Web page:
There is a fine somewhere between cynicism and being an actively suspicious consumer … and when I heard about the release of a game called Mass Effect Galaxy on the iTunes App Store that would somehow tie into the upcoming Mass Effect 2 for the PC & XBOX360, I had a hard time deciding which of the two feelings was foremost in my mind. Because I felt that this was on the surface little different than Burger King having all of those cheap X360 games a few years ago as a big promo. Sure, they were games … but it was very clearly a strong marketing push. But because it was a game with the name Bioware attached to it, my hands had already gone ahead and made the purchase before my mind could sort out any of these feelings. So I tapped on the icon with mixed feelings, thinking I might have just entered an interactive advertising campaign, but hoping it was another great Bioware game.
WHEN THE GALAXY IS IN PERIL ONLY A BIOTIC-POWERED SUPER-SOLDIER CAN SAVE THE DAY
You are Jacob Taylor, a combat power-house in this story-telling adventure, made exclusively for your iPhone and iPod touch! Enjoy the stunning art in this stylish animated graphic novel experience. Control Jacob’s actions with a new combat and narrative wheel interface.
ENGAGE IN A GRIPPING STORYLINE
Only you can foil a star-spanning plot to knock humanity off the galactic stage. Alien terrorists are preparing to unleash a devastating biological assault. You must stop them!
UNLEASH A TORRENT OF FIREPOWER
Armed with the latest weaponry, technical countermeasures and awesome biotic energy, you will defeat heaps of enemies in your quest to maintain the delicate balance of power amongst a host of alien species.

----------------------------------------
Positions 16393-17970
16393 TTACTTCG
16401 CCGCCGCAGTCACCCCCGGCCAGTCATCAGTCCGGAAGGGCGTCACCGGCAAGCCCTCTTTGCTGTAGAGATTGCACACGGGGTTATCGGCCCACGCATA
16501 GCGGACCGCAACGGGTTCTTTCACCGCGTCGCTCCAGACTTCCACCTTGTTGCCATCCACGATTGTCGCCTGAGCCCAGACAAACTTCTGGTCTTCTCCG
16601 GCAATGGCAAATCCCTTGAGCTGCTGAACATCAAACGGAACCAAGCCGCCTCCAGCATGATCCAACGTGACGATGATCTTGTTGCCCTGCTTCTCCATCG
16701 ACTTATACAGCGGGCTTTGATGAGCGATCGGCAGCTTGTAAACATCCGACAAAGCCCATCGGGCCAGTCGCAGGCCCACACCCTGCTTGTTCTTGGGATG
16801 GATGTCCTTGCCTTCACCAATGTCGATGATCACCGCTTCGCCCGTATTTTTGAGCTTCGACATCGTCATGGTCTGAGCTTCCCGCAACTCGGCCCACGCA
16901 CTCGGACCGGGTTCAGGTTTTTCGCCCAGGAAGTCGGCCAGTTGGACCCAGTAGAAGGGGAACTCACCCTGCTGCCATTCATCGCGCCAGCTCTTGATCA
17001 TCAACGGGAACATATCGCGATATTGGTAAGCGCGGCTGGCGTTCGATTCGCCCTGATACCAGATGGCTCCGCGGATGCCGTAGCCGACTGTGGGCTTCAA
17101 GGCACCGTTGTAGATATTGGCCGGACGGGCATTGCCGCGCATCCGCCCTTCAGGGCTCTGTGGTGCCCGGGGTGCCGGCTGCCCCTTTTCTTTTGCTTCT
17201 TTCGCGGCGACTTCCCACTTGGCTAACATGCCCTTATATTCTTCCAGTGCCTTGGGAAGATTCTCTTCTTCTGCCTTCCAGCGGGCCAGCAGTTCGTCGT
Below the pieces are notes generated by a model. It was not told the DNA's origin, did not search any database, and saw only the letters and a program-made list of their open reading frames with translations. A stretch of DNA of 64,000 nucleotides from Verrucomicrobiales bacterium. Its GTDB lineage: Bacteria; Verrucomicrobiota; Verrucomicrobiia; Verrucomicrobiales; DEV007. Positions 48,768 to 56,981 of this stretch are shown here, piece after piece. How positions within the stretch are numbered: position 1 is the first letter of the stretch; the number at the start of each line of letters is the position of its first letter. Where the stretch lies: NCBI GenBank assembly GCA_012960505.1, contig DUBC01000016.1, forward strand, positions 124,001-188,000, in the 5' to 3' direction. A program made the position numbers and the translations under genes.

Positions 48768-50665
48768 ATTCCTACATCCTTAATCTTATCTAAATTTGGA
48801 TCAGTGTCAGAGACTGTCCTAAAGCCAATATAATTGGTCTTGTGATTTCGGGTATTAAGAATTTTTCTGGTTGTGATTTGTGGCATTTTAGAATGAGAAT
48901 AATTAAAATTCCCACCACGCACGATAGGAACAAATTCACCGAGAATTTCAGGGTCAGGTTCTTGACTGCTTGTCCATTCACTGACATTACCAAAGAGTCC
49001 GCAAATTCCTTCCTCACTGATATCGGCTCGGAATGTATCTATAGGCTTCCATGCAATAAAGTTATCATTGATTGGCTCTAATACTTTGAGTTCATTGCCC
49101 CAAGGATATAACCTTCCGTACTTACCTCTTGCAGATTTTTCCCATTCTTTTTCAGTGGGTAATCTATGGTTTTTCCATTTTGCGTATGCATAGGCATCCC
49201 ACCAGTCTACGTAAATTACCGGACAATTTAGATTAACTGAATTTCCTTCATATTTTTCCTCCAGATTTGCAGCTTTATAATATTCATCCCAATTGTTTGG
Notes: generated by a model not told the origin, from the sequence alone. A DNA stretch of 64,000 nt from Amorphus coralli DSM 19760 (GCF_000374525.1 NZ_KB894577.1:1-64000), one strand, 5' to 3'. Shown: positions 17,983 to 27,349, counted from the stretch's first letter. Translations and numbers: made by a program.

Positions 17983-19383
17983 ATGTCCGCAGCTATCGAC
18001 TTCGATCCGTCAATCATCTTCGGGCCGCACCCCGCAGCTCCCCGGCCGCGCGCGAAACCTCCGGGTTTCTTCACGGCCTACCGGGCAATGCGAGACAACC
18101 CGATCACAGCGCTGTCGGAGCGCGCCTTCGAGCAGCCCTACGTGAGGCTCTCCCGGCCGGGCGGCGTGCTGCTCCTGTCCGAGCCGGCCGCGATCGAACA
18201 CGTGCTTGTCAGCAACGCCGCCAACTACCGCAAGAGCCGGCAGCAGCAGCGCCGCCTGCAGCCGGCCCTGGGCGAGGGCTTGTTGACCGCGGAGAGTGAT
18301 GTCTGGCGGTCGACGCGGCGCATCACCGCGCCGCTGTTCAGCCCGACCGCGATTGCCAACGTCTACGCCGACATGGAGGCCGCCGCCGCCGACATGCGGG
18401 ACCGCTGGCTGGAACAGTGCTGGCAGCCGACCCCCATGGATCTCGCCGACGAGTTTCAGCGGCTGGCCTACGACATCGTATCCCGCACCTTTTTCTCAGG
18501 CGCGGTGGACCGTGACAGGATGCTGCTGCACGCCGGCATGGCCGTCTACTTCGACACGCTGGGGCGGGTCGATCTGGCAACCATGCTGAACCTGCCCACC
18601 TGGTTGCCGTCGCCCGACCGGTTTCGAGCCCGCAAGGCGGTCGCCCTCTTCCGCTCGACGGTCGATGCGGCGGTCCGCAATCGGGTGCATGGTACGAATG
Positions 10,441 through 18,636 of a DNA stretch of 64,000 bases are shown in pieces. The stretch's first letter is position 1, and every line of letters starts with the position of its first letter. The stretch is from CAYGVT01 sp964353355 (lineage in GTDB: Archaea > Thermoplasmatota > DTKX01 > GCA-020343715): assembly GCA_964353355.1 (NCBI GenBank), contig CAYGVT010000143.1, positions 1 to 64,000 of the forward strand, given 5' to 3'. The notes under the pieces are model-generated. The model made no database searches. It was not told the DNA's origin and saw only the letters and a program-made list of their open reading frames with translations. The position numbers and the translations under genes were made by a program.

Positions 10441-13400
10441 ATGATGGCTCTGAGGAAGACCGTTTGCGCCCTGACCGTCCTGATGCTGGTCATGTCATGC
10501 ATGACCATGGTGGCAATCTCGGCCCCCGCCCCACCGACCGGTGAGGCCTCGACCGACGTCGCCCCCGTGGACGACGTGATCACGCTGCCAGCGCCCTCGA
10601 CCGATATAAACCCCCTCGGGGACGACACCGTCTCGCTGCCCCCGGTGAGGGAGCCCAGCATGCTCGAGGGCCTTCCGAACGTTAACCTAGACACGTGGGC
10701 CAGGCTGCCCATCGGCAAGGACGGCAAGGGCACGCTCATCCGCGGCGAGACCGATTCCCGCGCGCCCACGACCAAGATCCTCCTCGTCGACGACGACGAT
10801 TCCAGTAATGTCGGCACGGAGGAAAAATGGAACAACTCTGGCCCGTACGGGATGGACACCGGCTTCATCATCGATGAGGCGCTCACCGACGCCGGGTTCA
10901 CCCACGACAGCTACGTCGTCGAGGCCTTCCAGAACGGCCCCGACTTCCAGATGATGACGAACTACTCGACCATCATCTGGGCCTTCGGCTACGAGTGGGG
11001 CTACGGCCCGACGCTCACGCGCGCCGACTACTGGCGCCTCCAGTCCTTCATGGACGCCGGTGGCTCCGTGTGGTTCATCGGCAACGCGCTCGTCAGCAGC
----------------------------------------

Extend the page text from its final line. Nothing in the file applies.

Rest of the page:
GET COOL INSIDER INFORMATION
Two of the main characters in Mass Effect Galaxy will also appear in the upcoming Mass Effect 2 game for PC and Xbox 360. Discover their backgrounds and get a deeper insight into their motivations in the Mass Effect universe.
The first thing I did was to wait … I stared at a blank screen for a while, then a spinning ‘wait’ icon, then waited through the unskippable Bioware and EA logo movies, and finally I got to the game startup screen. The reason I mention that is you will find yourself waiting for this game quite often. At one point I was going to grab a different UMD to play before realizing that this was not, in fact, a PSP. Yeah, the loading is THAT bad!
MassEffect Galaxy is the tale of two games that don’t work – one that is really bad, and the other that just doesn’t work.
First there is the interactive story told using a graphic novel style. I would file that as a decent attempt that ultimately fell flat. You get to make dialogue choices as you proceed, and can even choose where to go on the galaxy map, but you will quickly realize that if you are trying to guide the game in a direction other than the one suggested, your choices will become harshly limited until you get things back on track. Occasionally you can immediately force combat, but it seems clear in these cases that it would happen anyway, or that it didn’t matter.